High-dose vitamin D(3) supplementation is a requisite for modulation of skin-homing markers on regulatory T cells in HIV-infected patients
SourceAIDS Research and Human Retroviruses, 29, 2, (2013), pp. 299-306
Article / Letter to editor
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Laboratory of Medical Immunology
AIDS Research and Human Retroviruses
SubjectDCN PAC - Perception action and control NCEBP 11: Alzheimer Centre; N4i 1: Pathogenesis and modulation of inflammation; N4i 1: Pathogenesis and modulation of inflammation NCMLS 1: Infection and autoimmunity; N4i 3: Poverty-related infectious diseases NCEBP 13: Infectious diseases and international health; N4i 4: Auto-immunity, transplantation and immunotherapy NCMLS 2: Immune Regulation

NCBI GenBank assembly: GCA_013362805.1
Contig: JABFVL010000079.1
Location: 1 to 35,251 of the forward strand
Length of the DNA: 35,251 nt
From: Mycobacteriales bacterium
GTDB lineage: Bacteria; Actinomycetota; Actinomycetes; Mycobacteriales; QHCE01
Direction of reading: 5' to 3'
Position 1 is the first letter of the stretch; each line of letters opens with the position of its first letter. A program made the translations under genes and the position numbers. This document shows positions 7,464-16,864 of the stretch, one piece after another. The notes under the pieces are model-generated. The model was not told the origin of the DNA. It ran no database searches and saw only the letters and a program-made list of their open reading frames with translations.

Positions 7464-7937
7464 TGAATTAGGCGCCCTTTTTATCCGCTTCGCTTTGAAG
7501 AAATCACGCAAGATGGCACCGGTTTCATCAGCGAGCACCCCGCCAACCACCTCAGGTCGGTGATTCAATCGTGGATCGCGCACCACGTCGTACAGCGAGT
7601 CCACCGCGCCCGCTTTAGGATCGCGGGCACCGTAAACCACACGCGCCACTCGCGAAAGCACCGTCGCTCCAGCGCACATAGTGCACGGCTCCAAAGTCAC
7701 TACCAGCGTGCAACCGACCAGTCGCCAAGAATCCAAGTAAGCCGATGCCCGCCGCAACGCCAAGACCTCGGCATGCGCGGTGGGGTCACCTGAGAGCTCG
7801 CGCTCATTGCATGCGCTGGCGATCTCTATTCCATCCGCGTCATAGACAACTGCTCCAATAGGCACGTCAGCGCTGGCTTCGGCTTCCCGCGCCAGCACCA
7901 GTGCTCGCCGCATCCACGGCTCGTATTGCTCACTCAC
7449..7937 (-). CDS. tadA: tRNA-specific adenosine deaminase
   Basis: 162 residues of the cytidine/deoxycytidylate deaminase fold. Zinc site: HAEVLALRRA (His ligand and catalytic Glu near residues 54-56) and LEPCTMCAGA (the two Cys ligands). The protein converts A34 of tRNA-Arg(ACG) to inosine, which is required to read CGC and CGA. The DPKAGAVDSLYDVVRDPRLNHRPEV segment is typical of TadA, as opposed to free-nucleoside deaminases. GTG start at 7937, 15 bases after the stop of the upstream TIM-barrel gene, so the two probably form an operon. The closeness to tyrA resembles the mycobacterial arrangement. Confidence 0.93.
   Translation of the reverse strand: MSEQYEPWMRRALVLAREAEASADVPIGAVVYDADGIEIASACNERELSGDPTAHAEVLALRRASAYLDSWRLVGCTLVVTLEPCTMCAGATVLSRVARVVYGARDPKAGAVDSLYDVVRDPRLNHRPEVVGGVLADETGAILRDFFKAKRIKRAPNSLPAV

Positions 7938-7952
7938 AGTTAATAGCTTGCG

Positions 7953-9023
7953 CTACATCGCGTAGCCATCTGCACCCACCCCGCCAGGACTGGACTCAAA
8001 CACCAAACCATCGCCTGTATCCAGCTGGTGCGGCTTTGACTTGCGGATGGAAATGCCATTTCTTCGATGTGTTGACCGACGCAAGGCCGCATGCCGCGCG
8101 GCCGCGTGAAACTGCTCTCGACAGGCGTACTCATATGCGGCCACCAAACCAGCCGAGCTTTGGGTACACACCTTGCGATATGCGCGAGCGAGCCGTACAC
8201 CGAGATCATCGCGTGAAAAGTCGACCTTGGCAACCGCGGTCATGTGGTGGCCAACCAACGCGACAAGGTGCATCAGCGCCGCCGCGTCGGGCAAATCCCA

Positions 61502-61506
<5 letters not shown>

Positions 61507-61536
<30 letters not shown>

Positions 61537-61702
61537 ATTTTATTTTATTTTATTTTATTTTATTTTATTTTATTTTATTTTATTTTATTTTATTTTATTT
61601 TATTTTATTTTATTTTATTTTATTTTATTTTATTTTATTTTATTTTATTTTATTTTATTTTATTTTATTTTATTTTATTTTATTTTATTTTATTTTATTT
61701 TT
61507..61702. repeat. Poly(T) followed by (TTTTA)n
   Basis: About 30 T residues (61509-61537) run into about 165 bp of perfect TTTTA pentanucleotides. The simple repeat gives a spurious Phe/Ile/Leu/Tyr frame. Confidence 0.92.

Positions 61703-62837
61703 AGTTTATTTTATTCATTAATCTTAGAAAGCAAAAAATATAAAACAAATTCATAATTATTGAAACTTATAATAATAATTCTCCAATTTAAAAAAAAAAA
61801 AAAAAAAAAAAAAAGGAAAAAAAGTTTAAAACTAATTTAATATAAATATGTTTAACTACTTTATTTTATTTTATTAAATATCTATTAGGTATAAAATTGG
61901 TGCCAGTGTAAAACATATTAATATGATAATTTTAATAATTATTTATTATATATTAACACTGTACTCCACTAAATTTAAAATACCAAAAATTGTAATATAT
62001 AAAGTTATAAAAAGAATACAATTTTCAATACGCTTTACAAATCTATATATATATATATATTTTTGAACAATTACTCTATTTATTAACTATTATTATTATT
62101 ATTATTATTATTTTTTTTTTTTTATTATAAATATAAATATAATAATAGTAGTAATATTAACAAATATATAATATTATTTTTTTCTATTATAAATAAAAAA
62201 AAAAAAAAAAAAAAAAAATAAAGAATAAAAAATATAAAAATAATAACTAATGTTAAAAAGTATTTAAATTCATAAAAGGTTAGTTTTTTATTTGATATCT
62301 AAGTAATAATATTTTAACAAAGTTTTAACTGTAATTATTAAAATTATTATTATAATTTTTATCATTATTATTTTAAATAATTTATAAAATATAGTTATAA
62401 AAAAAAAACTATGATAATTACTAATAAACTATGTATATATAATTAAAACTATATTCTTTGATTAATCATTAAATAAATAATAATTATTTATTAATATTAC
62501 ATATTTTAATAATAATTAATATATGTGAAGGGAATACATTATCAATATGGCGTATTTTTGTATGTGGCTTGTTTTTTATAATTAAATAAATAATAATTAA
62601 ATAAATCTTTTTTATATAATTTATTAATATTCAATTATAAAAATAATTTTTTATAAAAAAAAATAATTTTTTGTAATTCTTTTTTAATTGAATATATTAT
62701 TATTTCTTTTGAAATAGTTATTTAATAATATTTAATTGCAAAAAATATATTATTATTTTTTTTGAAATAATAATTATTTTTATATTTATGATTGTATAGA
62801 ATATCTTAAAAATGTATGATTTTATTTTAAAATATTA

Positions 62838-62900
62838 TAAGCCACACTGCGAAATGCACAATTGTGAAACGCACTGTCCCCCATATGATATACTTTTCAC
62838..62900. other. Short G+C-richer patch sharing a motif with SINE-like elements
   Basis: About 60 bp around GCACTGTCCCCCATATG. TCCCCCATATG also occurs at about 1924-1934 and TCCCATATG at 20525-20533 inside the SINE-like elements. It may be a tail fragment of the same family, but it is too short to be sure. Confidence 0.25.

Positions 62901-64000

Vitamin D(3) is known to have an effect on the immune function. We investigated the immunomodulatory capability of vitamin D(3) in HIV-infected patients and studied the expression of chemokine receptors on regulatory T cells (Treg). Vitamin D(3)-deficient HIV-1-seropositive subjects were treated with cholecalciferol (vitamin D(3)) at a dose of 800 IU daily for 3 months (n=9) or 25,000 IU weekly for 2 months (n=7). Peripheral blood mononuclear cells (PBMCs) were isolated and analyzed for skin-homing (CCR4 and CCR10) and gut-homing (CCR9 and integrin alpha(4)beta(7)) marker expression on Treg, by flow cytometry, before and after supplementation. Serum 25(OH)D(3) and parathyroid hormone (PTH) levels were determined at baseline and after the treatment period. Weekly doses of 25,000 IU cholecalciferol effectively achieved the optimal target serum 25(OH)D(3) concentration of >75 nmol/liter (30 ng/ml) in HIV-infected patients. High-dose cholecalciferol supplementation differentially influenced skin-homing markers on Treg with an increased level of CCR10 expression and while a reduction in CCR4 expression level was observed together with a lower percentage of Treg expressing CCR4. For both dosing regimens, there were no significant differences in the expression of gut-homing markers, CCR9, and integrin alpha(4)beta(7). High-dose vitamin D(3) supplementation is needed to reverse vitamin D(3) deficiency in HIV-infected individuals and this results in modulation of skin-homing markers but not gut-homing markers expression on Treg. At a standard dose of 800 IU/day, vitamin D(3) is not effective in achieving an optimal 25(OH)D(3) concentration in patients with an underlying T cell dysfunction and is unable to exert any immunomodulatory effects.
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